UN Approves Czech Republic To Replace Russia On Human Rights Council | #cybersecurity | #cyberattack


Russian forces have escalated their attacks on a steel plant in the southern port of Mariupol where the last Ukrainian defenders, many of them wounded, and at least 100 civilians are still holed up, as missiles rained down on the strategically important Black Sea port of Odesa.

Deputy Ukrainian Prime Minister Iryna Vereshchuk said on May 10 that more than 1,000 Ukrainian fighters remained in the sprawling Azovstal steel plant, the last pocket of resistance after almost three months of heavy fighting that has leveled the city.

“Hundreds are wounded. There are people with serious injuries who require urgent evacuation. The situation is deteriorating every day,” Vereshchuk told the AFP news agency.

Although the majority of noncombatants have been evacuated from Azovstal, at least 100 civilians remain inside, an aide to the city’s mayor said on May 10.

The presence of civilians “does not reduce the density of attacks by the occupiers,” aide Petro Andryushchenko wrote on Telegram.

Russian forces have so far failed to complete the occupation of Mariupol, which would deprive Ukraine of a vital port, give Russia a land corridor to the illegally annexed Crimean Peninsula, and free troops up for fighting elsewhere.

In the eastern regions of Luhansk, Kharkiv, and Dnipro, air-raid sirens could be heard early on May 10.

Oleh Synehubov, the head of the Kharkiv regional administration, said on May 10 that the bodies of 44 civilians had been recovered from the rubble of a building in the city of Izyum destroyed by Russia in March.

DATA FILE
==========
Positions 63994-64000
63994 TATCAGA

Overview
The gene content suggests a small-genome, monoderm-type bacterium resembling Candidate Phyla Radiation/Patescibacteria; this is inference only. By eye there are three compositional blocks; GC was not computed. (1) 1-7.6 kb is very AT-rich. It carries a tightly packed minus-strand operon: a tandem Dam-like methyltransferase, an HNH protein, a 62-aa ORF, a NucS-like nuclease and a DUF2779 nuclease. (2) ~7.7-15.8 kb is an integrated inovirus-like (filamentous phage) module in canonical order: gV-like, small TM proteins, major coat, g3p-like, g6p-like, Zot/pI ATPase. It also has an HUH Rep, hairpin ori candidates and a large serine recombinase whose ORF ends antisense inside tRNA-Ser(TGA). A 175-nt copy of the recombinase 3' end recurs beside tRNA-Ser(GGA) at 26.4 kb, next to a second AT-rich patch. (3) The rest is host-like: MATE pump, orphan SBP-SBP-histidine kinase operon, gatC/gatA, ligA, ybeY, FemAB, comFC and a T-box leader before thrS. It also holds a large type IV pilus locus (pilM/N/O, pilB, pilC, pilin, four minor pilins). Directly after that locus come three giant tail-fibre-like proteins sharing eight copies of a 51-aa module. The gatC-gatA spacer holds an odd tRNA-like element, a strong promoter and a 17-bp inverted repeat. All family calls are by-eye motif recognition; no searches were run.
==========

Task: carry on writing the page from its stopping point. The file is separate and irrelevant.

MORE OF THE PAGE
Synehubov said the five-story building had collapsed with the civilians inside. Izyum is a key front-line node in eastern Ukraine.

The Odesa city council said late on May 9 that missiles were fired into the city, destroying several buildings.

One person was killed and five injured when seven missiles hit a shopping center and a depot, Ukraine’s armed forces said on Facebook.

The United Nations said on May 10 that the number of civilian casualties in Ukraine has edged past 7,000 since Russia launched its unprovoked invasion in February.

The Office of the UN High Commissioner for Human Rights (OHCHR) said in a statement that as of the start of May 9, 3,381 people, including 235 children, had been killed, with another 3,680 people injured.

The office said that most of the civilian casualties recorded were caused by the use of explosive weapons with a wide impact area, including shelling from heavy artillery and multiple launch rocket systems, and missile and air strikes.

“OHCHR believes that the actual figures are considerably higher, as the receipt of information from some locations where intense hostilities have been going on has been delayed and many reports are still pending corroboration,” it added, pointing to cities such as Mariupol, Izyum, and Popasna, where there are allegations of numerous civilian casualties.